TRALI: A volley of caution The Editor, Having read with great interest the article by Scott BH on blood transfusion, [1] I would like to focus on a potentially dangerous complication– Transfusion‑related acute lung injury (TRALI). 86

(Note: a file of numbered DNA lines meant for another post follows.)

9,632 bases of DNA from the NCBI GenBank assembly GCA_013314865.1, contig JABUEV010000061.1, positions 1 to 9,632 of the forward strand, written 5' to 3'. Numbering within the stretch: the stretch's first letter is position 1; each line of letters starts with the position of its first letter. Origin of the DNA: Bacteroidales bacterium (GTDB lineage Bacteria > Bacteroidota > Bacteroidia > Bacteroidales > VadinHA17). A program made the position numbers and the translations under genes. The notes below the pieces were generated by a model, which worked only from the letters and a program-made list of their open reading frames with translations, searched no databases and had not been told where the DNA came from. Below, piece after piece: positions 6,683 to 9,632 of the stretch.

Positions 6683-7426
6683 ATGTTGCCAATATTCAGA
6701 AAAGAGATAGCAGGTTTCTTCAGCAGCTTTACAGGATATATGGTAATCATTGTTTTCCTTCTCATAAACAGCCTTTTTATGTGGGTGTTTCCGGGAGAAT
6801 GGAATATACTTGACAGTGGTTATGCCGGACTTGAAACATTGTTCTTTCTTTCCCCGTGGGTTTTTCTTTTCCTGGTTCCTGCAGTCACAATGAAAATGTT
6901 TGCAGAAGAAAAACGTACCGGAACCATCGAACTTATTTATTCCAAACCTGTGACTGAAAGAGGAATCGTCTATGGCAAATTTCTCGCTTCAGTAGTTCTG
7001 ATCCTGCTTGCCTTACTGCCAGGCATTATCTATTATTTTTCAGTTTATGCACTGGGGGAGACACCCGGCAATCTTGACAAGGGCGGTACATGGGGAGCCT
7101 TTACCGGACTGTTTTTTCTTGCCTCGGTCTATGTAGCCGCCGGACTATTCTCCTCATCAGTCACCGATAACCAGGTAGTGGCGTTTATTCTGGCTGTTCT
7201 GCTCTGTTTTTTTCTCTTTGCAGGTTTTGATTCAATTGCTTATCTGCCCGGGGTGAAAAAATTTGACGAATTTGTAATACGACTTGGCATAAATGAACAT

The incidence of TRALI has been estimated to be 0.014%–0.02% per unit transfused (mortality rate of 5%–8%). A study showed that in critically ill medical patients, development of TRALI, apart from prolonged mechanical ventilation, ICU and hospital lengths of stay, is independently associated with decreased long‑term survival (74.3% mortality at 2 years).[2] Plasma from female donors [relative risk (RR) of 19] is associated with an increased risk of TRALI, compared to RBCs from female donors (RR of 1.2). Maternal donation of blood products in pediatric surgeries is a potential risk factor for TRALI because of the development of antileukocyte antibodies during pregnancy. Leucoreduction is shown to cause a substantial reduction in TRALI rate (83%), especially for red blood cell (RBC) and platelet (PLT) transfusions. Significantly greater accumulation of pulmonary granulocytes and higher serum MIP‑2 in mice with severe combined immunodeficiency, upon infusion of anti‑MHC (H‑2Kd) class I antibody clone34‑1‑2s, points to the protective role of recipient T and B lymphocytes in suppressing TRALI (perhaps by modulating recipient chemokine production). [3] Passive transfer of donor antibodies [HLA class I or II or neutrophil antibodies directed against antigens carried on the recipient’s (patient’s) leukocytes] causes an antigen/antibody interaction resulting in the recipient’s neutrophils to be deposited in the alveolar capillaries. The subsequent damage causes fluid leakage into the air spaces resulting in respiratory distress. Neutrophil antibodies (HNA‑3a) predominate (22%) TRALI compared to HLA class I or HLA class II antibodies (1%). The “2‑hit” model, activation and sequestration of neutrophils in the pulmonary vasculature followed by transfusion of a biologic response modifier such as antileukocyte antibodies, is supported in many studies. A retrospective cohort study showed that the risk factors for TRALI were emergency cardiac surgery, hematologic malignancy, massive transfusion, sepsis, mechanical ventilation, and high acute physiology and chronic health evaluation II score whereas pneumonia was a negative predictive factor. Also, 90‑day survival was lower compared with transfused control subjects and acute lung injury control subjects (53% vs. 75% and 83%).[4] Another study showed that ICU patients with end‑stage liver disease (ESLD) presenting with GI bleed develop TRALI more frequently than those without ESLD (29% versus 1%). Fresh frozen plasma Annals of Cardiac Anaesthesia    Vol. 15:1    Jan-Mar-2012